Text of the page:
Narcos Supplies the Raw Power & Grit of the Purest Form of Hip-Hop (Video)

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Hip-Hop Fans, we need your help...We recently launched AFH TV, a streaming video service focused on Hip-Hop culture. We already have exclusive interviews, documentaries, and rare freestyles featuring some of Rap’s most iconic artists and personalities. But, there is so much more to come--movies, TV series, talk shows--and we need your support to make it a reality. Please subscribe to AFH TV. It is only $1.99/month or $12/year, and offers 30-day free trials. Thank you.

Since Grandmaster Flash & The Furious Five’s seminal 1982 song, “The Message,” Hip-Hop, in its purest form has been a window into worlds otherwise unseen. It was that raw and uncut reporting that catapulted acts like N.W.A. and Public Enemy, with their commentary on their respective worlds, as well as later acts like Nas, Black Star, Eminem, 50 Cent, J. Cole, Run the Jewels and Kendrick Lamar. Hip-Hop is at its most powerful and resonant when it comes from a place of deep authenticity, no matter what that reflection shows. Oprah Winfrey, who became a billionaire by speaking from her place of truth, once said of it “we all know the truth when we hear it.”

One world with which Hip-Hop has been consistently fascinated for decades is that of drug cartels. In fact, more than 240 songs make reference to Pablo Escobar, one of the most notorious cartel leaders, or “narcos,” the world has ever seen. Unlike songs where artists commentate on what they’ve actually witnessed in their own lives, however, the vast majority of these songs contain false stories about affiliations with narcos and often glorify them as antiheroes. The songs are more fantasy than reality rap, and while they may be entertaining, they did not penetrate like the truth. However, that all changed on August 28, 2015.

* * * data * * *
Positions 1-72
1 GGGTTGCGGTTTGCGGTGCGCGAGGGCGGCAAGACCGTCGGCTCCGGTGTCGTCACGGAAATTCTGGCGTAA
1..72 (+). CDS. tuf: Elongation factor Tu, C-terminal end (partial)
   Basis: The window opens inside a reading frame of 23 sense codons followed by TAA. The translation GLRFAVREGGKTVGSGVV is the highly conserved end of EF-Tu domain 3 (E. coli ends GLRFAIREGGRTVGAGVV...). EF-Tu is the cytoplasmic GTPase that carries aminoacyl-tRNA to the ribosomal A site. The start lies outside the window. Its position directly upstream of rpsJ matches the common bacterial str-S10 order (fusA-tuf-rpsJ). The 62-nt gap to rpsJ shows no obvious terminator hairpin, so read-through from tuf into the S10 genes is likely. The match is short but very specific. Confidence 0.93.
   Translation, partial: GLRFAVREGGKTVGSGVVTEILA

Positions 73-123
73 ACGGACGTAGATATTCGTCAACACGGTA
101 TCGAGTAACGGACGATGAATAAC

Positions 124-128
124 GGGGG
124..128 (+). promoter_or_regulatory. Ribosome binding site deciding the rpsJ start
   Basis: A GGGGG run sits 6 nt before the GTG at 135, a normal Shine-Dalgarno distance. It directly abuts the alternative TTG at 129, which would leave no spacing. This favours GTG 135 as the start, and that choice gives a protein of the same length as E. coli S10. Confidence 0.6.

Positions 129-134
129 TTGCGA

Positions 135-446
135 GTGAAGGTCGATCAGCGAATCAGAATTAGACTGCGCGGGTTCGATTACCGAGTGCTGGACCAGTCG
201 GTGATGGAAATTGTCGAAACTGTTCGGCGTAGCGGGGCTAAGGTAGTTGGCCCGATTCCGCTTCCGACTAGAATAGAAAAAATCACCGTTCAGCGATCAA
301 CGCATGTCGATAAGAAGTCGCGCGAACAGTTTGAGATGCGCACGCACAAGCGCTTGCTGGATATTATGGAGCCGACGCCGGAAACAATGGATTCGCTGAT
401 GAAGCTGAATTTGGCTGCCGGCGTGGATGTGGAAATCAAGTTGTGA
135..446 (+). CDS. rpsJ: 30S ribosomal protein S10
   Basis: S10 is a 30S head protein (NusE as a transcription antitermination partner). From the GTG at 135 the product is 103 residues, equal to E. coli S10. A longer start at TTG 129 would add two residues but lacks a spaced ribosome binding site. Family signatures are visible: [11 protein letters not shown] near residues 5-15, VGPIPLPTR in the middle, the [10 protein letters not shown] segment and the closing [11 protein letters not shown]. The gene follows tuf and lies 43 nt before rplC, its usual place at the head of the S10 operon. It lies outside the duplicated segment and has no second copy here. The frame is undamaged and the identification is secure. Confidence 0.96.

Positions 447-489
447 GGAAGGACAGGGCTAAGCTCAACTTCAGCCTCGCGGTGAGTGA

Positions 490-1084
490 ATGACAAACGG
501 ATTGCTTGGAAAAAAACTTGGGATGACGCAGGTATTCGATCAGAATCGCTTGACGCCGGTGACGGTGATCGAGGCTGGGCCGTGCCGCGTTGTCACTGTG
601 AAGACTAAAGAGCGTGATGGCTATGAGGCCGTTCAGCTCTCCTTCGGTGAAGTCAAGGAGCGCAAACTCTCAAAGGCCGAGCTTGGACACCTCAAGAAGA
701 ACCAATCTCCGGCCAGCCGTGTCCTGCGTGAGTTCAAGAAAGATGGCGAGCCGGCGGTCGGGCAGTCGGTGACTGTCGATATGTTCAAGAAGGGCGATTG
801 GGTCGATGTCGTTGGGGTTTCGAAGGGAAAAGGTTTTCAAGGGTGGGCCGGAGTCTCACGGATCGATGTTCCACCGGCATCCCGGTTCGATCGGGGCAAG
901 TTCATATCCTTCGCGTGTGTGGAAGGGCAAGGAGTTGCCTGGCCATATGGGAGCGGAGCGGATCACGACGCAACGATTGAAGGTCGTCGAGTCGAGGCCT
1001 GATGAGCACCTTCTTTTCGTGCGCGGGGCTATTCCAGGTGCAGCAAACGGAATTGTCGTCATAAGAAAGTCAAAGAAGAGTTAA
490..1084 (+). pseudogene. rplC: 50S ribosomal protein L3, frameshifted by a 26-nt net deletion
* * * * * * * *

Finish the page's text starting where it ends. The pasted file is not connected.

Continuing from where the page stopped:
On that day, Netflix released their new original series Narcos, which is based on the story of Pablo Escobar and the DEA agents who took him down. From the outset, the show feels deeply authentic. It was shot on location in Colombia, where the story takes place, and is largely spoken in Spanish. While Escobar is shown as an intelligent and ambitious force with which to be reckoned, he also is depicted as savagely brutal, controlling and paranoid to a fault. Some of his acts of violence leave even the most hardened TV viewers feeling unsettled. In the 4 weeks since its release, the show has quickly penetrated the cultural zeitgeist and has already been renewed for a second season, based on its success.

Here’s a look a the trailer.

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